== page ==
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by Wildcat Dianne
May 16, 2011
Construction on the Frauenkirche began in the late 15th Century and was built in the Gothic style of architecture. However, construction of the Frauenkirche was delayed several times due to lack of money and had to wait until Renaissance times to get the onion domes put on the roof of the Cathedral. Legend has it that the construction of the twin onion domes were inspired by the Dome of the Rock in Jerusalem or in honor of the many onion-domed churches that have been built throughout Bavaria in the past 600 years. In order to save money, the Frauenkirche was built of brick since it was cheaper than stone and faster to construct. Construction of the Frauenkirche only took 20 years, and it is built on top of the first King of Bavaria Ludwig IV's grave (he died in 1347). When Helga and I entered the Frauenkirche, we were greeted by his beautiful and huge black tombstone. It was originally located at the altar at the front of the cathedral but in later years, Ludwig's final resting place was moved to the back of the cathedral where is stands today. Since 1821, the Frauenkirche has been the main church of the city of Munich.
The altar in front of the church was built by the Wittelsbach family and it is said that they had a bit of a God complex wanting to be associated with God all of the time. The altar is represented by Christ and the Wittelsbach family, and for a long time during the Wittelsbach's reign in Bavaria, residents of the Land (German name for provinces) were forced to recite this prayer: "Virgin Mary, Mother of our Duke, please protect us."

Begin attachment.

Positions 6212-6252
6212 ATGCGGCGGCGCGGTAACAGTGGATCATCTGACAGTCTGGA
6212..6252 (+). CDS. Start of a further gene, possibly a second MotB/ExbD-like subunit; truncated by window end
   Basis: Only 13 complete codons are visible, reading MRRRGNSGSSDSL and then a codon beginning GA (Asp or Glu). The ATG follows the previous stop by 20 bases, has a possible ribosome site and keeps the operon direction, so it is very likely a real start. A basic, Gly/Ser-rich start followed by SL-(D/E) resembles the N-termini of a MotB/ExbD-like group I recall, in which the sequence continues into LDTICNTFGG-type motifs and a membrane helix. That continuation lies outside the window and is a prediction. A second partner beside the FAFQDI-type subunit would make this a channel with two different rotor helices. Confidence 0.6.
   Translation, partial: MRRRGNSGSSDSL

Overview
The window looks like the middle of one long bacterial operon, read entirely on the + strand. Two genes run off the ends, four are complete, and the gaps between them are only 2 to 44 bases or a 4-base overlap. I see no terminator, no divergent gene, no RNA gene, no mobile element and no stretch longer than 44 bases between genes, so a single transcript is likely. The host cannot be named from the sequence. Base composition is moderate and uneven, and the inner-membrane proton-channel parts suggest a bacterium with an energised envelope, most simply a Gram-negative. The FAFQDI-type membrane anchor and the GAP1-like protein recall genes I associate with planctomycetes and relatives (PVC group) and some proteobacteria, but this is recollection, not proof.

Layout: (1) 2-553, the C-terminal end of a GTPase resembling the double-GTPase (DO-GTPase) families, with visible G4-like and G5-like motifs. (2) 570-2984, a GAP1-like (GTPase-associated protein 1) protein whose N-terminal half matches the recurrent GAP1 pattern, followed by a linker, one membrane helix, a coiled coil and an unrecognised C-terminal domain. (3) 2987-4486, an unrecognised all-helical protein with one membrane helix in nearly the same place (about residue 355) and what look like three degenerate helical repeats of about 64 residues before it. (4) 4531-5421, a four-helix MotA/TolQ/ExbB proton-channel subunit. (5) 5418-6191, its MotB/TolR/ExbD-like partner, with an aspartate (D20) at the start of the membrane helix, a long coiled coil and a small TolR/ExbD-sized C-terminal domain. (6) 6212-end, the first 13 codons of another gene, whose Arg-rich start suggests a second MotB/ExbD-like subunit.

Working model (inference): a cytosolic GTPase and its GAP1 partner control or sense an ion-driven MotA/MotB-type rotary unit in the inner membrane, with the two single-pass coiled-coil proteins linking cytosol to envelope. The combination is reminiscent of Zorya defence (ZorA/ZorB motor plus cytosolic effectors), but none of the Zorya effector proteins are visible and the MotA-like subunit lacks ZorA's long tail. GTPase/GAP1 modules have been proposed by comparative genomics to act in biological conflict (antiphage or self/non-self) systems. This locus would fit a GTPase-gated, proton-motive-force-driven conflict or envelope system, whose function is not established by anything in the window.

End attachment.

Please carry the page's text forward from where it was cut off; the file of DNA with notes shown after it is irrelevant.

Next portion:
During World War II, the Frauenkirche sustained a lot of damage due to Allied bombings of Munich, but the twin domes miraculously survived serious damage. The Cathedral underwent a major reconstruction after the war, and from 1977-1982, Joseph Ratzinger, was archbishop of Munich and used the Frauenkirche as his homebase. From there, he became a Cardinal and went to The Vatican to be in Pope John Paul's inner circle before succeeding him as Pope Benedict XVI in 2005.
Helga and I walked around the beautiful Lady for several minutes admiring the altar, stained glass, and gothic architecture. Upon seeing the area where one can light candles and pray for family and friends, I made sure I lit a candle and said a little prayer for my family, my safe voyage in Europe, and the Red Sox to start winning! I did this at every church I visited in Europe, and although I am not overly religious, I felt very spiritual lighting candles and praying for good things to happen in our lives.
Admission into the Frauenkirche is free of charge and it is open Saturdays-Wednesdays from 7 a.m. to 7 p.m., Thursdays from 7 a.m.-8:30 p.m. and Fridays from 7 a.m.-6 p.m. For more information on the Frauenkirche, go to www.muenchener-dom.de. I highly recommend you see the Frauenkirche if you are interested in Gothic architecture and the history of this "Beautiful Lady of Munich."
From journal Bavarian Blast
June 30, 2002
From journal Munich, Bavaria